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Johannes Tak van Poortvliet painted by Adri Bleuland van Oordt
Waterways in the Netherlands, 1878. Existing ones in grey, proposed canals in red, Tak van Poortvliet's Canal Act of 1878

Johannes Pieter Roetert Tak van Poortvliet (born J.P.R. Tak) (21 June 1839, Engelen – 26 January 1904, The Hague), lord of the manor of Poortvliet and Cleverskerke, was a Dutch politician.


He was born in Engelen, North Brabant where his father, Adriaan Tak, was a Dutch Reformed minister. His father was a wealthy man, being the largest landowner in Zeeland. Johannes Tak studied law in Leiden (1857–1862), but he didn't practise law. He entered the public service and was one of the secretaries (commies-griffier) of de House of Representatives, the lower house of the Dutch parliament. In 1868 he became the secretary of the State Commissioner for water management in Zeeland and he showed himself a skillful man.

Johannes Tak van Poortvliet was attracted to liberalism. He was elected to the House of Representatives in 1870 and was a strong supporter of Jan Kappeyne van de Coppello, the leader of the progressive liberals. In 1877 he entered the Kappeyne van de Coppello cabinet as Minister of Water Management and Trade. In 1878 his "Canal Act," intended to improve the Dutch waterways, mainly by adding some major canals, was rejected by the House of Representatives. Tak and the other ministers of the cabinet resigned.

Tak van Poortvliet returned to the House of Representatives in 1880 and became leader of the progressive liberals (Kappeynianen). From 1884 to 1888 he was a member of the Senate (upper house of parliament), but he returned in the House of Representatives in 1888. He was an ardent supporter of suffrage extension, an issue which strongly divided the Liberals. After the liberals won the parliamentary election in 1891, he was asked to become Minister of the Interior in the Van Tienhoven cabinet. However, he only wanted to join the cabinet if the question of suffrage extension would become the main priority. As Minister of the Interior, he proposed a bill which would extend the right to vote to the whole adult male population. However, the right, including the "old liberals", were opposed and his bill was rejected by a majority of the House of Representatives in 1894. He dissolved the House, and hoped that new elections would result in a progressive majority. However, the Takkianen (his followers) lost the elections. Although he returned in the House of Representatives, he had lost most of his influence. From 1901 to 1904 he was again a member of the Senate.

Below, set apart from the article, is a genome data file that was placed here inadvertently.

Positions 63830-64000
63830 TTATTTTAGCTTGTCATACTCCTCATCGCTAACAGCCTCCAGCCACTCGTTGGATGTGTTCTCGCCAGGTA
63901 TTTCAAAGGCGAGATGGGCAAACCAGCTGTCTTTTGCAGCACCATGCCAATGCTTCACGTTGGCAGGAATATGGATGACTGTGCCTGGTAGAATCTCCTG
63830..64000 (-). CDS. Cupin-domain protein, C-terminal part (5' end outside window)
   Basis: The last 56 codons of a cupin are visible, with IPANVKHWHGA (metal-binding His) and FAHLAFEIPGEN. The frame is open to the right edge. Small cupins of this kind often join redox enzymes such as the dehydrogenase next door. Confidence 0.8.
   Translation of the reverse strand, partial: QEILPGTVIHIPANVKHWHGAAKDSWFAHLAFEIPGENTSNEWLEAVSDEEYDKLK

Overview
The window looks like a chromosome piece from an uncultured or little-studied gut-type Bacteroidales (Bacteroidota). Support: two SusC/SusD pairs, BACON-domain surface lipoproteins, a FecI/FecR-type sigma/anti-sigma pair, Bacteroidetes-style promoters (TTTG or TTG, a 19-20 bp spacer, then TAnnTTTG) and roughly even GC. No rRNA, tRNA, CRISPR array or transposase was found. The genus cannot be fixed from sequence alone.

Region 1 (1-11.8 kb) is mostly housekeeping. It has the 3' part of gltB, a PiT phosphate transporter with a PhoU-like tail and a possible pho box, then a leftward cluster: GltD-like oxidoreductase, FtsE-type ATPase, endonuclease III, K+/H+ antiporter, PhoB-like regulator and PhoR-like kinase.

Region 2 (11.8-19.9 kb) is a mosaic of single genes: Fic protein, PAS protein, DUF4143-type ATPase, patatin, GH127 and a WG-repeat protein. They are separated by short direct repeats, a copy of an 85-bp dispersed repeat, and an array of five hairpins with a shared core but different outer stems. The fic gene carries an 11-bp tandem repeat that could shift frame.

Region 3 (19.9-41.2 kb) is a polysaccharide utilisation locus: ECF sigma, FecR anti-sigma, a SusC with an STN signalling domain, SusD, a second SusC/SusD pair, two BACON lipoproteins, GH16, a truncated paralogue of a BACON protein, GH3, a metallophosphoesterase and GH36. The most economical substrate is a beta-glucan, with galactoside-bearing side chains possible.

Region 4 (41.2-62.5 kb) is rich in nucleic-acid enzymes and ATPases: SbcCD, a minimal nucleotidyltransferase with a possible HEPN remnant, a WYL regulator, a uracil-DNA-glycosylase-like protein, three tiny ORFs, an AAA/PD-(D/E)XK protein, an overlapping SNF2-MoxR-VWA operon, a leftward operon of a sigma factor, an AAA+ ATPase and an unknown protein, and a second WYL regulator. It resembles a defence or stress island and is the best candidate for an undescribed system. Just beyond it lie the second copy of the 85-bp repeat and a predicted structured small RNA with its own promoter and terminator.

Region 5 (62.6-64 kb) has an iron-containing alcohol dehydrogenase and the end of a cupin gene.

Johannes Tak van Poortvliet was also a Dijkgraaf of the water board of Delfland (1887–1891).

He died on 26 January 1904 in The Hague. At the time of his death he was a very rich man.

Political functionsEdit

  • Leader of the Kappeynianen from February 1880 till 16 November 1884.
  • Member of the Party Executive of the Liberal Union (Liberale Unie).


  • In 1874 his name was officially changed from Johannes Pieter Roetert Tak in Johannes Pieter Roetert Tak van Poortvliet. The latter part of his new last name refers to the Manor of Poortvliet (family property since the late 18th Century).


Johannes Pieter Roetert Tak van Poortvliet was married to Louisa van Oordt (1850–1879). The couple had four children (3 daughters and 1 son). One of his daughters was Maria Tak van Poortvliet (1871–1936), a follower of Rudolf Steiner.